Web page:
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  • John77

    Richard Blogger says NHS productivity has fallen a “mere” 4% over 10 years during which productivity should have risen by 28% according to the theories fed into ONS by New Labour. So that is underperformance of 25%! Can you name any private sector company that would still be in business if its productivity had underperformed by 25%? No, I didn’t think so.
    I do believe, and have done done since I was in short trousers when the concept was first explained to me, that we should have a taxpayer-funded NHS. My objection is to the utter mess that we now have [one example under New Labour is that I am summoned to my son’s school to take him to hospital because he has been injured by one of their thugs and, oh no, a teacher cannot take him (health and safety rules – where were they when the thug picked him up and threw him on the floor as a joke?); when I get there and need to carry him into A&E, I cannot park in the hospital car park because it demands more coins than I have in my purse. At 15 he still weighed less than 8 stone so I could carry him from the nearest residential street (but more often it’s the mother who has to pick up the child and sometimes the child weighs more than the mother). Then we had more than a two-hour wait before he was seen by a doctor, so that’s four hours. A cold compress applied immediately (and the thug thrown out on his ear) would have resulted in less damage and quicker healing.]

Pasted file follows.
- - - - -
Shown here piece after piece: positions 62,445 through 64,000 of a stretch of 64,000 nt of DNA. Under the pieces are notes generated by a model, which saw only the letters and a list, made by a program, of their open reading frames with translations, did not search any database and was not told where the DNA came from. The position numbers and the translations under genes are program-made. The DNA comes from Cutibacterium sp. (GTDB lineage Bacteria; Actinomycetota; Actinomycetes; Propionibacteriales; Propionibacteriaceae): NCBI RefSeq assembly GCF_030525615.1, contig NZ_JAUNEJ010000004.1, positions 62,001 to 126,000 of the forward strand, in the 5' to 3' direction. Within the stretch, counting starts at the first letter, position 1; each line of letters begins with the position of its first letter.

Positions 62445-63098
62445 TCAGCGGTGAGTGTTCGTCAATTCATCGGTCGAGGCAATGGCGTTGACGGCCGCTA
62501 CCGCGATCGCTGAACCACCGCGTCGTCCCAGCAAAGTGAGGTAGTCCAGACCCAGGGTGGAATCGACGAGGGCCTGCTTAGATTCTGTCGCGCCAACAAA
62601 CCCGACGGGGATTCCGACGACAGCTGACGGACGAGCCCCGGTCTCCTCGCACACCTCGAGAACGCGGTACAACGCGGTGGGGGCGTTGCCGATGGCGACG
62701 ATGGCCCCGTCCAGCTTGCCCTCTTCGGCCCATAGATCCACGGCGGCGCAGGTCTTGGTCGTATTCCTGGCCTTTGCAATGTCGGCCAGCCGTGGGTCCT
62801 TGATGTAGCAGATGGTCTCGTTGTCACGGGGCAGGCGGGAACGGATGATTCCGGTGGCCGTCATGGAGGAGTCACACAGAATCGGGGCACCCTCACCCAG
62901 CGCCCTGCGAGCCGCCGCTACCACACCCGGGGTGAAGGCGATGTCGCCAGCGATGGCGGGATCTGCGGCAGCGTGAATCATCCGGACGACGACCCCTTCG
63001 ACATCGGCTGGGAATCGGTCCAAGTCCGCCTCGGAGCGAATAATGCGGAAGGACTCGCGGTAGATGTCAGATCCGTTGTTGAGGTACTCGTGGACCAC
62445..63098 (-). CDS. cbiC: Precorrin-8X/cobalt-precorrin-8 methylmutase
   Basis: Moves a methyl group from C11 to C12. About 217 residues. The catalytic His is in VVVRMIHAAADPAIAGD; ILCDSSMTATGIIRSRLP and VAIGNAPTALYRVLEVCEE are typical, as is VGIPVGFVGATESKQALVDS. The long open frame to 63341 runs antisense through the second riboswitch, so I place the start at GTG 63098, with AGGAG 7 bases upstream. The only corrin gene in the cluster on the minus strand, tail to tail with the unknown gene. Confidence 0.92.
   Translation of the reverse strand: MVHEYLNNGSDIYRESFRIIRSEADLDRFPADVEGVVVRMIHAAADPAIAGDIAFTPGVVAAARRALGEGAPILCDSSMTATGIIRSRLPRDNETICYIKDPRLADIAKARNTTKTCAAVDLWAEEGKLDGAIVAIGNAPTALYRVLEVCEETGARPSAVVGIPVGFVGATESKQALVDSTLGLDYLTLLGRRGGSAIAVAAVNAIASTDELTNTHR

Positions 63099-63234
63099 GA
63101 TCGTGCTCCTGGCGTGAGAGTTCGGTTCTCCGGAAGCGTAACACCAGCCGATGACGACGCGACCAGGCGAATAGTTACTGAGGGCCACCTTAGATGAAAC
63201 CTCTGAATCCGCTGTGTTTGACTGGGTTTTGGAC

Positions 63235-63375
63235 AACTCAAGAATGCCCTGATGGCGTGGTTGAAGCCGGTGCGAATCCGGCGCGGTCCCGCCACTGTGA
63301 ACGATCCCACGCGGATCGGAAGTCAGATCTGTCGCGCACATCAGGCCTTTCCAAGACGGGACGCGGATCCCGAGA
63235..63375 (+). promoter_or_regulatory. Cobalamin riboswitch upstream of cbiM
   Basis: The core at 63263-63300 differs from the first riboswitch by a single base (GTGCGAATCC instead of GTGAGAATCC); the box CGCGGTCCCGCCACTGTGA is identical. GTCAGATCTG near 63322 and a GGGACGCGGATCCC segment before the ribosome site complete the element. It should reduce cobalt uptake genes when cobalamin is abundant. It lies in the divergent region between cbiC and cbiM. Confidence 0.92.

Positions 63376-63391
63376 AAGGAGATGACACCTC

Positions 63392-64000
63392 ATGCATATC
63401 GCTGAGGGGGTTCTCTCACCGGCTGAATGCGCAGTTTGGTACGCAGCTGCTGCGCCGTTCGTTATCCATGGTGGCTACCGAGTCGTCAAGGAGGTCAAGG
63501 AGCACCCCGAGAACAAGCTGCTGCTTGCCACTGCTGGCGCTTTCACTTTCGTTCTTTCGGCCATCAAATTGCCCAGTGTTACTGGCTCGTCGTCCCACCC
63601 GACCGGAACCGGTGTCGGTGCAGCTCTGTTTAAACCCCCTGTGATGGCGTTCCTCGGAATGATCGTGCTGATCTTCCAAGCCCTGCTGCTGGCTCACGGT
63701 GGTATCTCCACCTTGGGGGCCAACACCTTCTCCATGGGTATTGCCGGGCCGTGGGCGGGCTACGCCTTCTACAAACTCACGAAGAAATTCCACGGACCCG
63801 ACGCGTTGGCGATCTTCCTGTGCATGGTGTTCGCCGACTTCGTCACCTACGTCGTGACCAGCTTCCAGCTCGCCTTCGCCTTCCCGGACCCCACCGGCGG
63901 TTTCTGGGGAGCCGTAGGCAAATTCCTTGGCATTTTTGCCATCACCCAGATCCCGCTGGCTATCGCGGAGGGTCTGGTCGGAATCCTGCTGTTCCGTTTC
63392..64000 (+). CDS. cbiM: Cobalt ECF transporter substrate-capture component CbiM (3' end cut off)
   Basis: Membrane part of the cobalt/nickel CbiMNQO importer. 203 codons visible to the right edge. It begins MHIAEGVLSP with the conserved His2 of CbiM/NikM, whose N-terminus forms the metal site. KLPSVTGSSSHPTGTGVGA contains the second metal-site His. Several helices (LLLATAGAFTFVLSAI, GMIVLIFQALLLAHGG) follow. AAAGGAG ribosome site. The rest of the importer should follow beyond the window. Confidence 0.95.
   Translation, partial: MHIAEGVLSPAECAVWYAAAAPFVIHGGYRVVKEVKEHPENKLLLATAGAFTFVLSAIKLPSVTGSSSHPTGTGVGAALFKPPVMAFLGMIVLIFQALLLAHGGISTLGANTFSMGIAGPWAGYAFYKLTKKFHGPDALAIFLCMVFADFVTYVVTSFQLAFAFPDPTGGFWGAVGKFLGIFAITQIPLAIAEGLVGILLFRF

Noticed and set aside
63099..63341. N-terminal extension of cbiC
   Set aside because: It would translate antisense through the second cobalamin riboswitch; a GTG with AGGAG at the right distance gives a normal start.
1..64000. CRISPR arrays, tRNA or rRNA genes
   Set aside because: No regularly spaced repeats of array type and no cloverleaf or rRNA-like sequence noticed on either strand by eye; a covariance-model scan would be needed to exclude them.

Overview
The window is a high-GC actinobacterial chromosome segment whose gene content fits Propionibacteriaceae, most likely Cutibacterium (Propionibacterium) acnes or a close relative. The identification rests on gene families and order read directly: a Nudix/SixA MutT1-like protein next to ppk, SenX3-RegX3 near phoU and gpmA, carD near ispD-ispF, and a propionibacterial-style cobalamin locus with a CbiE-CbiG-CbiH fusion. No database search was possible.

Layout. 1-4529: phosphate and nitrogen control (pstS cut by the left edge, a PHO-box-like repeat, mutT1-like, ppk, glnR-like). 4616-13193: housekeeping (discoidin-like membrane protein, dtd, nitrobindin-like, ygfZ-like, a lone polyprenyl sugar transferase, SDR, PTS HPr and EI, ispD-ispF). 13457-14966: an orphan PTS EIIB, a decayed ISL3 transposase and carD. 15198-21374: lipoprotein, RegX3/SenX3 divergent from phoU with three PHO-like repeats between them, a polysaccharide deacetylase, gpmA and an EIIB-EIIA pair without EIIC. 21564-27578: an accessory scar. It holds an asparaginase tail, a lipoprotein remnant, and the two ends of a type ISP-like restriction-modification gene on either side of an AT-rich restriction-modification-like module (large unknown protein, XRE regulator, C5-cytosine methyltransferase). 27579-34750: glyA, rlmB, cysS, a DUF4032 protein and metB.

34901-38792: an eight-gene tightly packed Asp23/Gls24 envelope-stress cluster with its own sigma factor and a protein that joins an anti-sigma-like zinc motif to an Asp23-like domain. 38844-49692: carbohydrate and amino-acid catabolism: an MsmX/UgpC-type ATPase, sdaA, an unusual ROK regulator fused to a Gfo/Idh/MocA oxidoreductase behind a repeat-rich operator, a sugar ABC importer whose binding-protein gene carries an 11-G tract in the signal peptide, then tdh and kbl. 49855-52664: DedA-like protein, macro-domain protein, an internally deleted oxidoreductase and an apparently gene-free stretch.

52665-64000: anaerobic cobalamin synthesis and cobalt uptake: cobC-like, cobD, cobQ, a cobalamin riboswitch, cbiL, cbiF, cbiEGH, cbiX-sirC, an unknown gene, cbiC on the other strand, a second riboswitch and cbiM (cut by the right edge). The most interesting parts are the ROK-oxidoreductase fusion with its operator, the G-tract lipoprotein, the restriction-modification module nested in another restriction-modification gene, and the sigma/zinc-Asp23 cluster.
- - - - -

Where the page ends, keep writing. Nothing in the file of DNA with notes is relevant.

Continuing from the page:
The advantage of competition is that it will show up where some NHS Trusts are performing abominably (see above – access to hospital should not be denied on how many coins you have in your purse when emergencies strike or any other totally irrelevant factor).